To all and sundry, near and far, banjoists in particular:I am trying to pull together some facts about the life of the banjo player and composer Bert Bassett. Although he was rated as being up there…Continue
Started this discussion. Last reply by Shawn McSweeny Sep 9, 2020.
"The reported speech is very much of the age of Arthur Conan Doyle - Holmes and Watson are all over it. It's the popular reporting style of the day. Dickens is said to have had a good ear for the spoken word, but he had been dead for…"
"I always assumed that "Fun On The Wabash" alluded to the river. In 19th C parlance, it is common to read military accounts of battles that describe them as "fun". Example: "Tecumseh and his gang arrived and some fun was…"
"Hey Tony, thanks for pointing out my duplicity in mentioning William Parke Hunter in the biographies... this is now corrected ;-)
Richard, Yes I remember you confirming that Morton was the man and that I found the image of the grave of…"
"Richard, my mother was not in favor of me taking up the banjo at age 12, but for different reasons. She was aware of there being more than one possible tuning. She thought this would make things horribly difficult for me, not understanding…"
"Brewer did a good job in the days before the internet made access to public records easy. He made a mistake with the name of Morley's mother, Caswell/Maxwell and I believe that he fell into the 'College Rag', William Hunter trap.…"
"Fortunately, the Player Biographies section has all the bases covered: it starts with Morton Parke Hunter and ends with William Parke Hunter. W. M. Brewer in his BMG articles always refers to William Parke Hunter.
I agree that it's…"
"Ian, if you remember I was in correspondence with you about the real name of Parke Hunter some years ago. My curiosity had been aroused because I kept coming across banjo compositions attributed to M.P.Hunter, some (the 'Boston Ideals' for…"
"All interesting stuff...a question though. A few years ago I did a short biography on Parke Hunter and discovered that he was called Morton Parke Hunter. I am pretty sure that I had referred to him as William Parke Hunter prior to that. I…"
"I am surprised at Jody's analysis of the origins of 'Fun on the Wabash', as I would have thought this was one of the least controversial.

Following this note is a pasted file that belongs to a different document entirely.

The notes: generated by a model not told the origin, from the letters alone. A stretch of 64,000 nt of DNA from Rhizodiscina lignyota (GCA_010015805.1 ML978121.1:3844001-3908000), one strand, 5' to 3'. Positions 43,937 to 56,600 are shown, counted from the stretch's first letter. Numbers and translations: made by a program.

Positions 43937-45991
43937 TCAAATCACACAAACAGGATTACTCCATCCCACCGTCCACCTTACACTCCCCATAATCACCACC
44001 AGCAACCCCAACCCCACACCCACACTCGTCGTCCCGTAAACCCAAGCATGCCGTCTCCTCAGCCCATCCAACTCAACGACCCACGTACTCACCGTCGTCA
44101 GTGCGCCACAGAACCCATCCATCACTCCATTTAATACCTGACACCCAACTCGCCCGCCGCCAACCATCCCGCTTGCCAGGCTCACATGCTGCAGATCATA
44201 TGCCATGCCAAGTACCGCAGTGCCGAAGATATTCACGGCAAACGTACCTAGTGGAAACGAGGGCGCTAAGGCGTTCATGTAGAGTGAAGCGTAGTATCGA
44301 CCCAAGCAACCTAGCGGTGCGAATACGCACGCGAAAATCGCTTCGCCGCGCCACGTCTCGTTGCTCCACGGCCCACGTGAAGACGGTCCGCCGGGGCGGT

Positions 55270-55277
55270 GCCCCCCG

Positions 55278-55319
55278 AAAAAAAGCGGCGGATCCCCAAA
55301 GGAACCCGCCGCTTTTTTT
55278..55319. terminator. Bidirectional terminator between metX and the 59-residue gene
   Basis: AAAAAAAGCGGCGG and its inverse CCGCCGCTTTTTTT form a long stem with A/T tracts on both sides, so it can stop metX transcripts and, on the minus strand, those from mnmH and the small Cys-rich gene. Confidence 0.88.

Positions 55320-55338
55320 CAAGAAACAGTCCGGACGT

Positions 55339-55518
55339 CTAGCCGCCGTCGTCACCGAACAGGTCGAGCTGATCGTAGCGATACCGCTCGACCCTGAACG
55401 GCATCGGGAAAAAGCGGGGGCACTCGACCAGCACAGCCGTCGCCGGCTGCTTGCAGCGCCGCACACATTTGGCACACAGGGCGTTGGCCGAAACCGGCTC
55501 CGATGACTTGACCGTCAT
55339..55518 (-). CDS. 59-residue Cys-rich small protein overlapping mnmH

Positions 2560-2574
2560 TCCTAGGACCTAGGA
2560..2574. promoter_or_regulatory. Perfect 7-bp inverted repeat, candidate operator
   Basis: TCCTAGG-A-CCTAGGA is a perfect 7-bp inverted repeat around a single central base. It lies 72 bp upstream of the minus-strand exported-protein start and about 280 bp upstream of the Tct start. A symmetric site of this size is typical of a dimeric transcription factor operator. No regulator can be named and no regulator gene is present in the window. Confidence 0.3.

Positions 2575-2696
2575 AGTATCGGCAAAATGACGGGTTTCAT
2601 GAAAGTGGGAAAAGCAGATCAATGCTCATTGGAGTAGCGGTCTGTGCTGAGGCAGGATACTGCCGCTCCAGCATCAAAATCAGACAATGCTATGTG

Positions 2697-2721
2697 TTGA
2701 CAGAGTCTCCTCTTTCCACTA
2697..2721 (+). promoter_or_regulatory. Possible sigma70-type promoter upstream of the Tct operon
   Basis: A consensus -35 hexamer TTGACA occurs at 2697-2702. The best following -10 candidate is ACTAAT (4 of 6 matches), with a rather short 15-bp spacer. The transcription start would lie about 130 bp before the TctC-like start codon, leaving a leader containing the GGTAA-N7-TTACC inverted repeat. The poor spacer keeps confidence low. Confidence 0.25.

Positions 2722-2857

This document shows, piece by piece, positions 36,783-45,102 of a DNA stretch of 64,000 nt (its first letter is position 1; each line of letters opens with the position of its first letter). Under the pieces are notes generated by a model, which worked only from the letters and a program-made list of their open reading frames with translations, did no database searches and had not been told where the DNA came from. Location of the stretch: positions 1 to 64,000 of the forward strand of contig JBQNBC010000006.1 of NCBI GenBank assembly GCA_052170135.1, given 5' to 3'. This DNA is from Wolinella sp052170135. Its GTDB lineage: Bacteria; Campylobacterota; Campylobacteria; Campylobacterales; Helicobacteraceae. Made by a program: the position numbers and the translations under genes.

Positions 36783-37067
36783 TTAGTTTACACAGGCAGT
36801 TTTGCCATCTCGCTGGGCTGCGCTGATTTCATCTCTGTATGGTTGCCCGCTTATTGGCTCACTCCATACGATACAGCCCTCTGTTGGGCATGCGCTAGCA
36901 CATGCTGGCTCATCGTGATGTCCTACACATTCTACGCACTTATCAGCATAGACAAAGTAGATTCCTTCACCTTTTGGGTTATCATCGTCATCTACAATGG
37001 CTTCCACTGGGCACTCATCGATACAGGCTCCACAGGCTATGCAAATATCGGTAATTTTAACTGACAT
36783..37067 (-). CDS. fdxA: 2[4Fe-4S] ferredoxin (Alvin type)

One starts with the fact that William Parke Hunter was an Indiana boy through and through. …"
"An interesting discussion which has prompted me to look at the list of Hunter’s compositions to identify which other locations he favoured in his titles.
Here is what I found: Alhambra, (not the Spanish variety but the famous theatre in…"
"I am not convinced about the Wabash College connection to "Fun On The Wabash". This is for reasons of geography and common word usage. Two Wabash-y things occur to me that one might have fun *on*. There is the Wabash River and the…"
"The Pensacola Naval Academy didn't get its start until WWI, so that timeline is off. The Naval Yard there was quite small and seriously underfunded. I imagine its only link to the local economy was thru the red-light districts of…"
"Even so, Pensacola was the largest US Gulf port in the days of sailing ships and was its principal trading port with Cuba in 1898, bringing in all that lovely mahogany for banjo arms, some on its way to the Weaver workshop(?).
It would be…"
"Yah, I would peg the visit from the fleet, which would have been national news.
There's nothing similarly notable going on in Pensacola during the late 19th century. Mobile, AL is just a few miles away and a much larger population center. The…"
"Another part of the puzzle is that the advert for Pepsi emphasizes the pep aspect of PEPsi. Coca Cola originally contained Coca; that's why it was known as an energizing drink. Pepsi came along nearly a decade later. Written histories…"